From the List of ALS Ironies
When you decide to get your first guitar, you are immediately faced with something that feels like unimaginable cruelty: If you are right-handed and far from ambidextrous, like I am, you are supposed to use your right hand to strum the strings, the much easier part of the process, and you use your left hand to place your fingers in utterly alien and seemingly impossible configurations on the fretboard in order to form chords.
I experienced this challenge as I imagined someone with paralysis might, you try to send messages from your brain to your appendages, instructing them to move as you’d like them to, but they, especially the pinky and ring finger, simply refuse, or they move reluctantly and with so little precision as to make the task you are attempting feel entirely out of reach.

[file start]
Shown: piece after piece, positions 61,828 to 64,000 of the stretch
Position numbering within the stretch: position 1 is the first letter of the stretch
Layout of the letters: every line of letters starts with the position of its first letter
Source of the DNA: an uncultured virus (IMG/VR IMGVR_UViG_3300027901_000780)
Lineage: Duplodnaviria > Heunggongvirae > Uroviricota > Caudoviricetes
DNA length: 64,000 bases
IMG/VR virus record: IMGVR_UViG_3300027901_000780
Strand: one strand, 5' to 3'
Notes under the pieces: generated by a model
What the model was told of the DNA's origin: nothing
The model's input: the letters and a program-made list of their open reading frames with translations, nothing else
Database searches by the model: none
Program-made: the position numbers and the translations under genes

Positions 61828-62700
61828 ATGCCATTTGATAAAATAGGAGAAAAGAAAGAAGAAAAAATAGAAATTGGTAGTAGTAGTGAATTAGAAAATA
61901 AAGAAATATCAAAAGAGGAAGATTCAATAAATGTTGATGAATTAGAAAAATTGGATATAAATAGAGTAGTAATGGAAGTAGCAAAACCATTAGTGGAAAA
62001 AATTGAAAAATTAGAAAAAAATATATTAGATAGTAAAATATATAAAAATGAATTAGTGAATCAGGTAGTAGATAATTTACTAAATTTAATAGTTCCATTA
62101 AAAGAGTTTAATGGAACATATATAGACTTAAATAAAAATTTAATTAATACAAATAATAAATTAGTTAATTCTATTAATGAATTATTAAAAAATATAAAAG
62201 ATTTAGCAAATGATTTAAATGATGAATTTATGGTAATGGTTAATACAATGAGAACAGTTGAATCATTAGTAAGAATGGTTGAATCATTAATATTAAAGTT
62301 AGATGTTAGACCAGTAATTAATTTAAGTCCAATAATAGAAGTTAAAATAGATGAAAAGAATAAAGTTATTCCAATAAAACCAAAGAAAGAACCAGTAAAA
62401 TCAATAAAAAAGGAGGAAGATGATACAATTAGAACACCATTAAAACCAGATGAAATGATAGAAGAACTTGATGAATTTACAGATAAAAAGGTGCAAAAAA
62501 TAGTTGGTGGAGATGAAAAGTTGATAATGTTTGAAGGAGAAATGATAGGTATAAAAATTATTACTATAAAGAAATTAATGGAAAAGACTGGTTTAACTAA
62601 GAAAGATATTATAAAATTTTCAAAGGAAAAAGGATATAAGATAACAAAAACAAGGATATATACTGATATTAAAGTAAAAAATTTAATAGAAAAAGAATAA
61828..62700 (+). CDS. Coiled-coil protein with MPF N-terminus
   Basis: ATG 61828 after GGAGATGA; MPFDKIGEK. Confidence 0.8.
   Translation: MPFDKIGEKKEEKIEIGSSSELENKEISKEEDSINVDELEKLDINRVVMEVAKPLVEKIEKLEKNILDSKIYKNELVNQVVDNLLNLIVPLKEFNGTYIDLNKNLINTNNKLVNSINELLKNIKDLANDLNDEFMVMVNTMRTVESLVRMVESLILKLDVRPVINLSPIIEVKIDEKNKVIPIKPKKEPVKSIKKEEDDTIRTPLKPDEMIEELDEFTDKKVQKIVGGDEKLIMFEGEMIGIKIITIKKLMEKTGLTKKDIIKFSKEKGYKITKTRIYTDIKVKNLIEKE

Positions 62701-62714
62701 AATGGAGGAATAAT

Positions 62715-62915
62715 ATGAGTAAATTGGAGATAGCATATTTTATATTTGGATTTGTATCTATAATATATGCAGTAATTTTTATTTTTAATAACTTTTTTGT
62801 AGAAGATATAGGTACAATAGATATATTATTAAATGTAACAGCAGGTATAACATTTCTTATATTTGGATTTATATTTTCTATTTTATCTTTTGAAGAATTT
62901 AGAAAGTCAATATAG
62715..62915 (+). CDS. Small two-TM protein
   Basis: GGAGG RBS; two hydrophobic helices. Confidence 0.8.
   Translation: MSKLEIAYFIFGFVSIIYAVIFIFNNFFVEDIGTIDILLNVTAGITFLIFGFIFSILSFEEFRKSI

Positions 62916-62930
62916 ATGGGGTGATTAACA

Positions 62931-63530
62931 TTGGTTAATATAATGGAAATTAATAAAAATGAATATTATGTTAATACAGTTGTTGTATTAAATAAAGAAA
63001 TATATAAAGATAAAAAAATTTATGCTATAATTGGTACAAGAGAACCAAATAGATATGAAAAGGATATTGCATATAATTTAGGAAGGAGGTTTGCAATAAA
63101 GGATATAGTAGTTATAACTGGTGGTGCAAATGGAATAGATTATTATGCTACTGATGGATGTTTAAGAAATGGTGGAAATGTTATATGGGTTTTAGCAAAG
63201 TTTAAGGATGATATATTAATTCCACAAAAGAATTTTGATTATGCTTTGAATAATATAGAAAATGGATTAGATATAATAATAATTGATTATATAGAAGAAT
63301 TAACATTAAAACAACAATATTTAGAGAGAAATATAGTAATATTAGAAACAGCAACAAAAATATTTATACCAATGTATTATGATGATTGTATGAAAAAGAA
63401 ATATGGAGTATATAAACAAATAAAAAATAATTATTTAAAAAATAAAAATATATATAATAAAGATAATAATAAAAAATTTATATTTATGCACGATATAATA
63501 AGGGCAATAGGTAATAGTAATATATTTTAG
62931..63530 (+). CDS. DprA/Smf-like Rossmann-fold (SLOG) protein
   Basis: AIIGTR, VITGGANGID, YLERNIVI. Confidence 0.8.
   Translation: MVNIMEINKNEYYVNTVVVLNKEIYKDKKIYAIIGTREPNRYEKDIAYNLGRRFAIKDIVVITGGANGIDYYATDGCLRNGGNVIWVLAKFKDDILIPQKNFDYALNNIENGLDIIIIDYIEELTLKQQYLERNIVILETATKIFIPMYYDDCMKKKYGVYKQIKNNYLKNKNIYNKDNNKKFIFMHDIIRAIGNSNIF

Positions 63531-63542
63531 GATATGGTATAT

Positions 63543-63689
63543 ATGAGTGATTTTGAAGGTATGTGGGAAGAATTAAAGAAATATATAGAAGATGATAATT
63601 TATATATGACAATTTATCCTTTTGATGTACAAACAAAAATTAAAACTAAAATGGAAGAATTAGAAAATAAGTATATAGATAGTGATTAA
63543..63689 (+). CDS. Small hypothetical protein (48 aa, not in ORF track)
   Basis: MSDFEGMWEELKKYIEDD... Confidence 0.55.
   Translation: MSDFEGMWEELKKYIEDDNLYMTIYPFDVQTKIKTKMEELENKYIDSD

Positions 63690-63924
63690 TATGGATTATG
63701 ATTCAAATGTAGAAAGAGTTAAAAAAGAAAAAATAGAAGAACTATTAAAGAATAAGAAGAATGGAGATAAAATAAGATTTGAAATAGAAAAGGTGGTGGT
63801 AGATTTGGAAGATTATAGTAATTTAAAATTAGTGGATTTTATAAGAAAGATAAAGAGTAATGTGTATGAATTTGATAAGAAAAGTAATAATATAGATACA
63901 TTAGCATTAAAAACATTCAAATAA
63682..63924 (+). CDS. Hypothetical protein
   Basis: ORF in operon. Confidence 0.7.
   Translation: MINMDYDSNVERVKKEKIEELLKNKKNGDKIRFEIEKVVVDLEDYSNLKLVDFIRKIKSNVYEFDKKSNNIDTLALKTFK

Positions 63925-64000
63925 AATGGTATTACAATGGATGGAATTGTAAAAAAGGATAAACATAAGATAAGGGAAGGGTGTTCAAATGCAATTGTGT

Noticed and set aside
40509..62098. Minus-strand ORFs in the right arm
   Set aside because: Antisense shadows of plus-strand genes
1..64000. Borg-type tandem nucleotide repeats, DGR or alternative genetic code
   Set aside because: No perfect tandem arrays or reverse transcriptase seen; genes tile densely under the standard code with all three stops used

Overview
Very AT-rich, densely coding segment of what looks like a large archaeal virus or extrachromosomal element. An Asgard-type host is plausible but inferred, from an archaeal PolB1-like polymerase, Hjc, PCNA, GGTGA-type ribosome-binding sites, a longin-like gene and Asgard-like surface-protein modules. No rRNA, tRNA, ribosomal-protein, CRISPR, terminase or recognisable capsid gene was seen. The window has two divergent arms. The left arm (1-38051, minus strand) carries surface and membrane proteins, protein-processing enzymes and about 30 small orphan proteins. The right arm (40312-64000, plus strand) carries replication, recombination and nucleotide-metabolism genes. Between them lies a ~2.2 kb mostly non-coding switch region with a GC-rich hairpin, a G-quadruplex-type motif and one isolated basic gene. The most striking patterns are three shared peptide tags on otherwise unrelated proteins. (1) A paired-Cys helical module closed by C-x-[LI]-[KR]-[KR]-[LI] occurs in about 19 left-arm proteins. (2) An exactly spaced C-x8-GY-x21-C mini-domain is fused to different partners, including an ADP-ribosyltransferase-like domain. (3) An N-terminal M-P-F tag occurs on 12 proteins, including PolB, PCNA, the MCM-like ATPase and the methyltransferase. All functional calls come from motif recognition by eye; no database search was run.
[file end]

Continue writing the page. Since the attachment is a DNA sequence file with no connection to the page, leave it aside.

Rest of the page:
Many a guitarist-wannabee has tried and failed, so completely heartbroken that the dream of being a musician is forever exorcised from the realm of possibility.
I, however, persevered, I improved through years of practice, I became gradually able to play music of increasing complexity, requiring greater and greater left hand dexterity.
So, which hand first fell victim to ALS?
Of course, it was the left.